But bloggers can use social media to draw people to their blog – you can connect to writers (you admire) on twitter, request them to read your stuff; if it’s good, chances are people will read and share. I think more blogs will move towards vlogs (video blogs) and audio.

Q: Do you agree that blogging as a medium to reach out to larger audiences should be tapped by more people who are interested in sports?

A: If they can make the time, yes, otherwise, it’s like starting a blog and abandoning it; nothing worse than a blog with no posts. I know of way too many people on twitter who follow sport seriously but don’t blog about it. It’s down to a quickie vs. a relationship which entails collecting your thoughts and then committing to them in more than 140 characters – “is it compelling enough, who will read it, do I have the time to commit to my blog?”

Blogging can be like testing the waters with your toes. Almost like a prelude to becoming a sports’ writer, you can actually see what everyone makes of your writing, is it any good, should I pursue it seriously or just blog for a lark?

Q: Let us go back to your childhood…Tell us some memorable incidents about your school going days?

A:  Spontaneous quizzes and skits in class, esp. Merchant of Venice, when I twisted Shylock’s part to “hath a Jew no organs?” Brother D’Souza remarked, “Gaurav, some restraint please”.

Handshakes with teachers after an interclass debate, when instead of shaking a teacher’s hands, I folded my hands in a Namaste. Cracked the auditorium up, later Jasbir told me, “Your Namaste was the best thing of your debate”

Most of my classmates remember this one though: In a very sombre Mr Thomas’ Economics’ class, lowering my head below the desk I snapped, “Jesus Christ, gimme a break”. He only asked me to stand in the corner.

Q: Other than cricket, what are three other hobbies that rank high on your list?

A:   Driving to Srifort for light banter and an even lighter workout.

Drawing with charcoal on the walls when I’m hooched, designing block prints for fabric when I’m sober.

Engaging with strangers.

Q: What do you find to be the most gratifying aspect of blogging?

A: Pressing the Publish button.

Q: You won the Best Blog Award for the Sports Category by BlogAdda at WIN. How did you and your loved ones react to this?

A: Me – “Am I the only sports’ blog left in India??”

Loved One: “What, you’re still blogging?”

Q: What special can we expect to see from Bored Cricket Crazy Indians (BCC!) in the near future?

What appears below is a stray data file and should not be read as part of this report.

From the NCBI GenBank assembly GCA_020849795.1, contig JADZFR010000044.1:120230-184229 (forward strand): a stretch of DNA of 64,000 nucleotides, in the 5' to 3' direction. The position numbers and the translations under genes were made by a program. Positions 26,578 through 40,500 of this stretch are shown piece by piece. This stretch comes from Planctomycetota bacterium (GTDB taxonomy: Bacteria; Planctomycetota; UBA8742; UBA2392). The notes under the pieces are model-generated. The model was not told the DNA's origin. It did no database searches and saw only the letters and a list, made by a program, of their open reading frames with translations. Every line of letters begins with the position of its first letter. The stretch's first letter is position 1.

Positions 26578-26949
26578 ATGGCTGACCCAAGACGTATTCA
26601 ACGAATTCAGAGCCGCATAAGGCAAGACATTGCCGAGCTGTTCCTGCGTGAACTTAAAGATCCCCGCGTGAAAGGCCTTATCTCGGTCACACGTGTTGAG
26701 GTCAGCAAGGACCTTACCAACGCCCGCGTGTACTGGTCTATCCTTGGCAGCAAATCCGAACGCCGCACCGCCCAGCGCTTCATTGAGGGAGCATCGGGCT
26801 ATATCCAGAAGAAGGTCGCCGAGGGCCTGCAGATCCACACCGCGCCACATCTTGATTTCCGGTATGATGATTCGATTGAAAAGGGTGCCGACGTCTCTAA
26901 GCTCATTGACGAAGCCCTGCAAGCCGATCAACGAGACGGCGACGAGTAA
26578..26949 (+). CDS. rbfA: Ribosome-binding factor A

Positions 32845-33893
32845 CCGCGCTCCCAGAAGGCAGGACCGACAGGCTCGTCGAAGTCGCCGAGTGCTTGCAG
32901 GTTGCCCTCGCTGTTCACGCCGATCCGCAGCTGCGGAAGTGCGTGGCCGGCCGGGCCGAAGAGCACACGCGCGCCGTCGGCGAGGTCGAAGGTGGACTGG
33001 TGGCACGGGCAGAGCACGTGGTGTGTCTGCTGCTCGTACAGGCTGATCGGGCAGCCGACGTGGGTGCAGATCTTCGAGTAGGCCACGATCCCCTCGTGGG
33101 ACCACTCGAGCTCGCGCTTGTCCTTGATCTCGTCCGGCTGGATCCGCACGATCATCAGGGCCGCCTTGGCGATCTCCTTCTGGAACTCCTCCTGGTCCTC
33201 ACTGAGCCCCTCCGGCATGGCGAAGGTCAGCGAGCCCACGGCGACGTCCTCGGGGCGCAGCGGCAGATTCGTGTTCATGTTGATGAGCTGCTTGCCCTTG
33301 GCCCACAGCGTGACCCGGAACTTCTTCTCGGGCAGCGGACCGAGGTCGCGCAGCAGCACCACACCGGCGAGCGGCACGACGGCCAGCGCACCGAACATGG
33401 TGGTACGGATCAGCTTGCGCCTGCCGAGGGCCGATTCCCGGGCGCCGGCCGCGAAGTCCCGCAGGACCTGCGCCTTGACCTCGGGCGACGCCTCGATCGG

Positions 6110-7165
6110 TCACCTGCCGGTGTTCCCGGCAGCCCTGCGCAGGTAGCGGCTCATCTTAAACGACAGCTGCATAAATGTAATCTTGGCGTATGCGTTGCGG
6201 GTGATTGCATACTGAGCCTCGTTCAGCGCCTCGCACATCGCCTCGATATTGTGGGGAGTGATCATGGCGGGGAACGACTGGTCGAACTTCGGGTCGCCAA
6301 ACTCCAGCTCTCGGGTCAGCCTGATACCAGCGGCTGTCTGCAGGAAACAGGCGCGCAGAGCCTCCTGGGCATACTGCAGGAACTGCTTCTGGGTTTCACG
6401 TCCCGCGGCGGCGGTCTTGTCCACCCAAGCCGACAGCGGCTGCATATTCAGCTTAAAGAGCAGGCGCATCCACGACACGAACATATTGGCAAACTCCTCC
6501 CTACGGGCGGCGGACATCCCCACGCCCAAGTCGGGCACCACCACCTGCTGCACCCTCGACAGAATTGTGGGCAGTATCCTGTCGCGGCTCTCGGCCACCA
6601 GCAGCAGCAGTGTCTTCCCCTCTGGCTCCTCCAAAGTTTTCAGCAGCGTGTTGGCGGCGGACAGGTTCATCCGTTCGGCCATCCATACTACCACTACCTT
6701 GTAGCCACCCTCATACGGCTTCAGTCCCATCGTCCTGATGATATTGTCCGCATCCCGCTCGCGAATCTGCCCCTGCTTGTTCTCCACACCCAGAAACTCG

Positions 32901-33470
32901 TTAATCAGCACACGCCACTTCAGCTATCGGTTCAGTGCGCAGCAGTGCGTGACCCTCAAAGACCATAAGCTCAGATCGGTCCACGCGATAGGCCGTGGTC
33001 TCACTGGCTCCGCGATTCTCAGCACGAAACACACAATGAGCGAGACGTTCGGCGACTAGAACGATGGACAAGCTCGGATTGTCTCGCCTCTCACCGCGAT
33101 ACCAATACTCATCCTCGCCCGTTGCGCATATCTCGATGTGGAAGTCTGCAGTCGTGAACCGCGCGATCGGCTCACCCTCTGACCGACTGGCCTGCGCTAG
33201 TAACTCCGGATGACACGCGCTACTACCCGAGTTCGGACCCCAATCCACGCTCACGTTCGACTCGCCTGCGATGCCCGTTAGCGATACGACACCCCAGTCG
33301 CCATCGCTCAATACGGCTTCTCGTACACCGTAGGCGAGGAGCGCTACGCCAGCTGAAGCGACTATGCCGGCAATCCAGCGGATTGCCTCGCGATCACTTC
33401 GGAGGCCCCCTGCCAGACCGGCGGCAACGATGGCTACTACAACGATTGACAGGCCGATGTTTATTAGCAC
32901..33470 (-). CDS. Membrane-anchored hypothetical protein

A:  The coolest stuff on Bored has been the characters and campaigns we’ve created –  I’d like to add to Jatman, Che Pujara and #ThankYouSachin I’m going to restart the Bored Peon-Bored Neon cartoon series. To finally record some of our songs, esp the Bored Anthem, Sachin and Dravid tributes in a recording studio.

And now that you’ve asked this question, I’m going it give it a good long think, what next?? I’m dying to get back to some cricket standup which we started and stopped with the White Bored in 2012. Love to hook-up with filmmakers and moneybags too and finally monetize Bored, we’ll be six years’ old this August.

Q: Given​ a​ choice, would you take up playing cricket as a career?

A: Yes, far more rewarding than blogging. No, far more effort than blogging. Yes-No-dunno aside, I love playing and talking about cricket far more than writing or cartooning about it. I’ve always gate-crashed games regardless of whether there are two urchins playing with a stick, beach cricket in Juhu or Goa, in Koregoan Park, in Barcelona with 3 Pakistanis, over the last 25 years in the driveway with Roop, 62, or with Vasu, 13, for the past 9 years, in the tiny C-1 park.


My cousin’s husband, Rafi still rags me about our first meeting when they were visiting from London way back in 1980-something. I dragged him to our backyard for a cricket duel under very dim lights with a nasty cork ball. Now 30 years’ later, we still play when he’s visiting.

My next targets are Sunil Modi, a leggie who’s turned 70,  and his granddaughter who’s barely 10 and plays for a county side.

So playing cricket as a career is a possibility, it’ll just have to be very amateurish, maybe with a tennis ball or a soft cricket ball, in front of camera with a lotta banter and all sorts of people. A sort of cricket-travel show, that’s what I’d like to do.

Connect with Gaurav Sethi: BlogBlogAddaTwitter, Facebook

Thank You Gaurav for a great interview!

One Reply to “Interview with Gaurav Sethi”

  1. Good to get to know the known, unknown, less known miraculous Gaurav backwards, seeing growing up, unseeing in all of these 43 years. Yet a lot more to learn, see and watch evolution. Great indeed.